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Taylor v. Fred's Inc.

United States District Court, N.D. Alabama, Southern Division

February 2, 2018

TIFFANY TAYLOR, individually and on behalf of all others similarly situated, Plaintiff,
FRED'S, INC. and FRED'S STORES OF TENNESSEE, INC., et al., Defendants.


          VIRGINIA EMERSON HOPKINS United States District Judge

         I. Introduction

         Plaintiff Tiffany Taylor (“Ms. Taylor”) initiated this purported class action arising under the Fair and Accurate Credit Transactions Act of 2003 (“FACTA”), 15 U.S.C. § 1681c(g), an amendment to the Fair Credit Reporting Act (“FCRA”), 15 U.S.C. §§ 1681-1681x, against Defendants Fred's, Inc. and Fred's Stores of Tennessee, Inc. (collectively “Fred's”) on March 29, 2017. (Doc. 1). On May 24, 2017, Ms. Taylor filed a First Amended Class Action Complaint (the “FAC”). (Doc. 29).

         Pending before the Court is Fred's Motion To Dismiss Plaintiff's First Amended Class Action Complaint (doc. 32) (the “Motion”) filed on June 7, 2017. Fred's brings this Motion pursuant to Rule 12(b)(1) and Rule 12(b)(6). The Court has reviewed the parties' filings offered in support of and opposition to the Motion. (Docs. 32-1, 34, 35, 45, 46, 48, 55). For the reasons set out below, the Motion is due to be granted in part and otherwise termed as moot.

         II. Standards

         A. Rule 12(b)(1) Generally

         As the Eleventh Circuit has explained the standard on motions to dismiss for lack of subject matter jurisdiction:

Attacks on subject matter jurisdiction under Fed.R.Civ.P. 12(b)(1) come in two forms. “Facial attacks” on the complaint “require[] the court merely to look and see if [the] plaintiff has sufficiently alleged a basis of subject matter jurisdiction, and the allegations in his complaint are taken as true for the purposes of the motion.” Menchaca v. Chrysler Credit Corp., 613 F.2d 507, 511 (5th Cir.), cert. denied, 449 U.S. 953, 101 S.Ct. 358, 66 L.Ed.2d 217 (1980) (citing Mortensen v. First Fed. Sav. & Loan Ass'n, 549 F.2d 884, 891 (3d Cir. 1977)). “Factual attacks, ” on the other hand, challenge “the existence of subject matter jurisdiction in fact, irrespective of the pleadings, and matters outside the pleadings, such as testimony and affidavits, are considered.” Id.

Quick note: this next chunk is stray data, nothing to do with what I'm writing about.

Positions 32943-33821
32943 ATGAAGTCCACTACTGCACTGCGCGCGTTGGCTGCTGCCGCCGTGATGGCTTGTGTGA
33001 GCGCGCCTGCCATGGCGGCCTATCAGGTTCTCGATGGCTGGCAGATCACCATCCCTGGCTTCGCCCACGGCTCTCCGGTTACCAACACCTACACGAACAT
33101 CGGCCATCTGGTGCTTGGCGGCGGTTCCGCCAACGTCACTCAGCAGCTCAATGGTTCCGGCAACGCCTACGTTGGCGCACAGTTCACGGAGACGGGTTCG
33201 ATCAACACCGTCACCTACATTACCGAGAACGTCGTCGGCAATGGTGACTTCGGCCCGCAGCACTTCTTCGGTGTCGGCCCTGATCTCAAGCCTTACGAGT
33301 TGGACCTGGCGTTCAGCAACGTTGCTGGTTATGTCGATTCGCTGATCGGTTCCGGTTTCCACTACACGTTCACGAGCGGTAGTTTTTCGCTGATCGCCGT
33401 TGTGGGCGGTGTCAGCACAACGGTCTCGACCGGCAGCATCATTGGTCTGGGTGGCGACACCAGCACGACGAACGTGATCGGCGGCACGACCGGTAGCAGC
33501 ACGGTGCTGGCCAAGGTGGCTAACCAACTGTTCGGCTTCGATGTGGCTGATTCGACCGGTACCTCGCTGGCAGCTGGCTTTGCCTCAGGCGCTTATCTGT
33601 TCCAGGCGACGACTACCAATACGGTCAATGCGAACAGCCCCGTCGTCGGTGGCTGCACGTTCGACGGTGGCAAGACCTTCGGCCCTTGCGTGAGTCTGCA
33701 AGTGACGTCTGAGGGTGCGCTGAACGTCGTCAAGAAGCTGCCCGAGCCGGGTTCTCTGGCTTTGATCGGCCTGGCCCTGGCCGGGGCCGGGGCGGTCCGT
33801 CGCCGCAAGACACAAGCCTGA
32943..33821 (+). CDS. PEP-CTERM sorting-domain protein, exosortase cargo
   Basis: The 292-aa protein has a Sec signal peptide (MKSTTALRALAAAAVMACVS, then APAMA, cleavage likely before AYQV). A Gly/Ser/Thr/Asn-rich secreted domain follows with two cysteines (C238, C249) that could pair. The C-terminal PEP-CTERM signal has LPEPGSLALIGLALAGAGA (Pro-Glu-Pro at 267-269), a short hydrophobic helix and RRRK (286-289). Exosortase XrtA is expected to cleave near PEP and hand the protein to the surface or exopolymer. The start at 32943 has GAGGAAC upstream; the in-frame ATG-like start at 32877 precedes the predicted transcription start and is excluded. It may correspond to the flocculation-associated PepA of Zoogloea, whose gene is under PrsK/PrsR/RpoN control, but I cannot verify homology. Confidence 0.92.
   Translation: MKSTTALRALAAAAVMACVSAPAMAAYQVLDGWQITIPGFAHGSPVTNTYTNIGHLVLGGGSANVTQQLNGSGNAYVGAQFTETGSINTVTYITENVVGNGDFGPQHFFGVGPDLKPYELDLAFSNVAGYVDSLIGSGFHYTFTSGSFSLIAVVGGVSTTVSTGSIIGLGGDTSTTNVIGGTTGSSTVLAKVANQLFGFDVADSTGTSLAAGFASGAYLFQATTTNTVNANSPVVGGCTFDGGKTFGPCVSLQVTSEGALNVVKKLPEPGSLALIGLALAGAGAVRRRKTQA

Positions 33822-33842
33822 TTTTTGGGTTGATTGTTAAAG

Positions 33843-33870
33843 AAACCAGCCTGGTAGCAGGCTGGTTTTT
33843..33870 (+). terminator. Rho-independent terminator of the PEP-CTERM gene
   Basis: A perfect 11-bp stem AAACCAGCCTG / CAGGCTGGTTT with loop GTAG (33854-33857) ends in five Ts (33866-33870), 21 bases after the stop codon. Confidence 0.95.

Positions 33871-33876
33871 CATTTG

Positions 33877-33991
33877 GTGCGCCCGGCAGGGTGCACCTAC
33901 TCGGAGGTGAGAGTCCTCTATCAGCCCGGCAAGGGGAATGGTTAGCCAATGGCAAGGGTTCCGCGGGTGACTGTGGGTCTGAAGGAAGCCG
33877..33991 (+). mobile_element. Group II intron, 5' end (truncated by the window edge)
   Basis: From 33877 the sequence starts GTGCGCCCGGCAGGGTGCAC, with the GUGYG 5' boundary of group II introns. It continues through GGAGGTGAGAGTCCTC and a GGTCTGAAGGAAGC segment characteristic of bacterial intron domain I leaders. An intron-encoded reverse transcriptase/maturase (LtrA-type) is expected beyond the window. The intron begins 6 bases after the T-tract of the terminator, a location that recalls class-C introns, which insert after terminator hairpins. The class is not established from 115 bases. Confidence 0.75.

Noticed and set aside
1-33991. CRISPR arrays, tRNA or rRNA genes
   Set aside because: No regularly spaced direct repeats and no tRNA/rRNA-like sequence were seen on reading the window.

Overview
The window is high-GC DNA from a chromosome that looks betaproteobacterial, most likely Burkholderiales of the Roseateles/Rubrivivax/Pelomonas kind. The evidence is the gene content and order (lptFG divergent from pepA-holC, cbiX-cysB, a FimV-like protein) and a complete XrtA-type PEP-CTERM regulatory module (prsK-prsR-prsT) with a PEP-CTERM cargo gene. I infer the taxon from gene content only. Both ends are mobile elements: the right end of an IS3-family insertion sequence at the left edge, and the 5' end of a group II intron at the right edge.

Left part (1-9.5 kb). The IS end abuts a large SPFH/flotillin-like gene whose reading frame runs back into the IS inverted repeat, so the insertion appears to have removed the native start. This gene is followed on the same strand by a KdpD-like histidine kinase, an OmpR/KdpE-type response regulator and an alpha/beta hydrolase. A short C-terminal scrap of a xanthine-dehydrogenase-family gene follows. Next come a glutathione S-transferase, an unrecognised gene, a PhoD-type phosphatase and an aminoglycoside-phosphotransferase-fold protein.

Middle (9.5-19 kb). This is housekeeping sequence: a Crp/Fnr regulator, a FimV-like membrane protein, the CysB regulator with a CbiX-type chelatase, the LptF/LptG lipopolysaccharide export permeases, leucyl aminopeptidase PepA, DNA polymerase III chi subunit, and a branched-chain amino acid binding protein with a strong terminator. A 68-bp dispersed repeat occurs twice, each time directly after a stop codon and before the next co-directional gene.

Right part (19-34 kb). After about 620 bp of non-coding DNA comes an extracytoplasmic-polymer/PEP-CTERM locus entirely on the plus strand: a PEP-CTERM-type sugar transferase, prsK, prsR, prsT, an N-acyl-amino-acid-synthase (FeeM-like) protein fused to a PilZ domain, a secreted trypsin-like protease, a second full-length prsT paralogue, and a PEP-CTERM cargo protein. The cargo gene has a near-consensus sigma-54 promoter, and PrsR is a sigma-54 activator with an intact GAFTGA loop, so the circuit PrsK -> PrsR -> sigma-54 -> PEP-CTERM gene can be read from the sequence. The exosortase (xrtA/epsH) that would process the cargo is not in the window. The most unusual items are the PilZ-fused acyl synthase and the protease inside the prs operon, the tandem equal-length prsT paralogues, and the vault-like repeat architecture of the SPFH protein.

These two forms of attack differ substantially. On a facial attack, a plaintiff is afforded safeguards similar to those provided in opposing a Rule 12(b)(6) motion-the court must consider the allegations of the complaint to be true. Williamson v. Tucker, 645 F.2d 404, 412 (5th Cir.), cert. denied, 454 U.S. 897, 102 S.Ct. 396, 70 L.Ed.2d 212 (1981). But when the attack is factual, the trial court may proceed as it never could under 12(b)(6) or Fed.R.Civ.P. 56. Because at issue in a factual 12(b)(1) motion is the trial court's jurisdiction-its very power to hear the case-there is substantial authority that the trial court is free to weigh the evidence and satisfy itself as to the existence of its power to hear the case. In short, no presumptive truthfulness attaches to plaintiff's allegations, and the existence of disputed material facts will not preclude the trial court from evaluating for itself the merits of jurisdictional claims.